All posts by Kelsey Salvesen

An Exchange on Critical Legal Studies between Robert W. Gordon and William Nelson

Studies in Legal History (SLH) is pleased to share with our readers an exchange between Robert W. Gordon and William Nelson on critical legal studies. This exchange, of interest to legal historians, was not included in SLH’s publication of Gordon’s collected essays because of its nature as a dialogue between the two scholars, rather than a free-standing work by Gordon. However, we recognized the import of this interchange as it intersects with Gordon’s work and issues of great moment to the field, so we are making it available here (click the link below to read the exchange as a PDF). You can also read more about Gordon’s recent publication with the series, Taming the Past: Essays on Law and History and History in Law (Cambridge University Press, 2017) here.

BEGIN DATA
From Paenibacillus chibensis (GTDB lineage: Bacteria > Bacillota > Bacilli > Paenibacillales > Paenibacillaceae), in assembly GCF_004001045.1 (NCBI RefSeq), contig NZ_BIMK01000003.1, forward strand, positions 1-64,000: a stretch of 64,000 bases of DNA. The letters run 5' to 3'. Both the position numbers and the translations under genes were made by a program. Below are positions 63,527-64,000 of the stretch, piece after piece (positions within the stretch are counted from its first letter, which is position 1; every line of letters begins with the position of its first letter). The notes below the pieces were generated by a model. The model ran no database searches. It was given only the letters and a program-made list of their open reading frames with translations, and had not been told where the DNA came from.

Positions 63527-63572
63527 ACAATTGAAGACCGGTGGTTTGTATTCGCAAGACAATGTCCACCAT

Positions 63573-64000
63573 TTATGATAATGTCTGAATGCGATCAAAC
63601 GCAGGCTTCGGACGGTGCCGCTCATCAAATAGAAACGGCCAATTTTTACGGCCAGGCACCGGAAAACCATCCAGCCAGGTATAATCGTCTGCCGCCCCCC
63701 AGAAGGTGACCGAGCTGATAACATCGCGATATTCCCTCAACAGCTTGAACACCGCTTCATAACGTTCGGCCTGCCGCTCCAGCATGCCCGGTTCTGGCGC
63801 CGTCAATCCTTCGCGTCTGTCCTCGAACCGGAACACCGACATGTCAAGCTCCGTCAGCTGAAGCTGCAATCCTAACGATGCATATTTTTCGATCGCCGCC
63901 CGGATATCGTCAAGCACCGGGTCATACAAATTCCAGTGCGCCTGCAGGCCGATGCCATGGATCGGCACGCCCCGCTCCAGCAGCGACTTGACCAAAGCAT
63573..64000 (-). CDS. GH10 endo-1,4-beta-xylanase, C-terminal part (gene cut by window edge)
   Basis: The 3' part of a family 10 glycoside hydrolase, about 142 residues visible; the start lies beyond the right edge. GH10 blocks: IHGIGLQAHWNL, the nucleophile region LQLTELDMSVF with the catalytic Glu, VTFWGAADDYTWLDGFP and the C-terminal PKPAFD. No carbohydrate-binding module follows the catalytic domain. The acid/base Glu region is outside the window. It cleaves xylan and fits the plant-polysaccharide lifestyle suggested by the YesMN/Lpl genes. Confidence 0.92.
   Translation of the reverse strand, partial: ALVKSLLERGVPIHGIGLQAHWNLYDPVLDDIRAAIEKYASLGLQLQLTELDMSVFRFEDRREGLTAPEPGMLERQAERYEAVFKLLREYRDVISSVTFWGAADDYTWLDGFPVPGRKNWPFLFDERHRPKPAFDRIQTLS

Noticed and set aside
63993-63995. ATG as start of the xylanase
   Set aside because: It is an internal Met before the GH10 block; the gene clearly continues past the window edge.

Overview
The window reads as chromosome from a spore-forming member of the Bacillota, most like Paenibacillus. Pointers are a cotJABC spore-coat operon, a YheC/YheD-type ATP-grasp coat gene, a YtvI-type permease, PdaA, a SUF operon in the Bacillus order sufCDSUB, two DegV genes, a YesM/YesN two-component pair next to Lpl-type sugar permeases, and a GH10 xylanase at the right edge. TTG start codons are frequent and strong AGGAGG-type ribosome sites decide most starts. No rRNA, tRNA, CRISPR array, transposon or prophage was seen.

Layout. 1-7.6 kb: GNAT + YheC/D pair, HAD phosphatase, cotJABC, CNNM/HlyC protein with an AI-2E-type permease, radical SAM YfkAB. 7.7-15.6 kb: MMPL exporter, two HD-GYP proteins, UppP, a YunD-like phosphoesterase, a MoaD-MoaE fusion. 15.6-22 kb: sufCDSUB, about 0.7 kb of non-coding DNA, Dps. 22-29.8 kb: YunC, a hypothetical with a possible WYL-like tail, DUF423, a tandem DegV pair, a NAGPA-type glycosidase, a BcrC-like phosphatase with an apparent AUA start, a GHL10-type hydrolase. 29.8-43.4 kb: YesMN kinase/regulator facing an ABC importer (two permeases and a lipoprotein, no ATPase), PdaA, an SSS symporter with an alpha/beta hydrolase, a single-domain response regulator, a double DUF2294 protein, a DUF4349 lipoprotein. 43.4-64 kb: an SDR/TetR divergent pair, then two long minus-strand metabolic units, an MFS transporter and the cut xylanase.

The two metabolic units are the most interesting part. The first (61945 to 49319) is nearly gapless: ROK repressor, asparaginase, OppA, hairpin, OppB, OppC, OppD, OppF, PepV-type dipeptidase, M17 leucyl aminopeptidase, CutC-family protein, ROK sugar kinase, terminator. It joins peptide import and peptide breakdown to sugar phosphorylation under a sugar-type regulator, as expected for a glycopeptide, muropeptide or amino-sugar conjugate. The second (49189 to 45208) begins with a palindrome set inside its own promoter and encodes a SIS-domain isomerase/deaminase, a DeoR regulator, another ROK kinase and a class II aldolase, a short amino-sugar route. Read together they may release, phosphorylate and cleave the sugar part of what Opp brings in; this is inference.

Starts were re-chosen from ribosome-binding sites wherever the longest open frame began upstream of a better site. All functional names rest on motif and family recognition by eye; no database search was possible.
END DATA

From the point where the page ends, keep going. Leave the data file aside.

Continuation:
Gordon-Nelson Exchange-1


Impeachment: The Constitutional Problems: Who Said That a 44 Year-Old Monograph Can’t Be Relevant?

R. B. Bernstein, City College of New York

In today’s atmosphere of constitutional sturm und drang, many are revisiting the 1972-1974 Watergate crisis, which forced President Richard M. Nixon to resign. The Studies in Legal History series played a supporting role in that crisis by publishing Raoul Berger’s Impeachment: The Constitutional Problems (1973). Impeachment made Berger a major figure in the impeachment debates. His stature as a leading constitutional scholar and a progenitor of originalist jurisprudence was evident then, and only grew over time.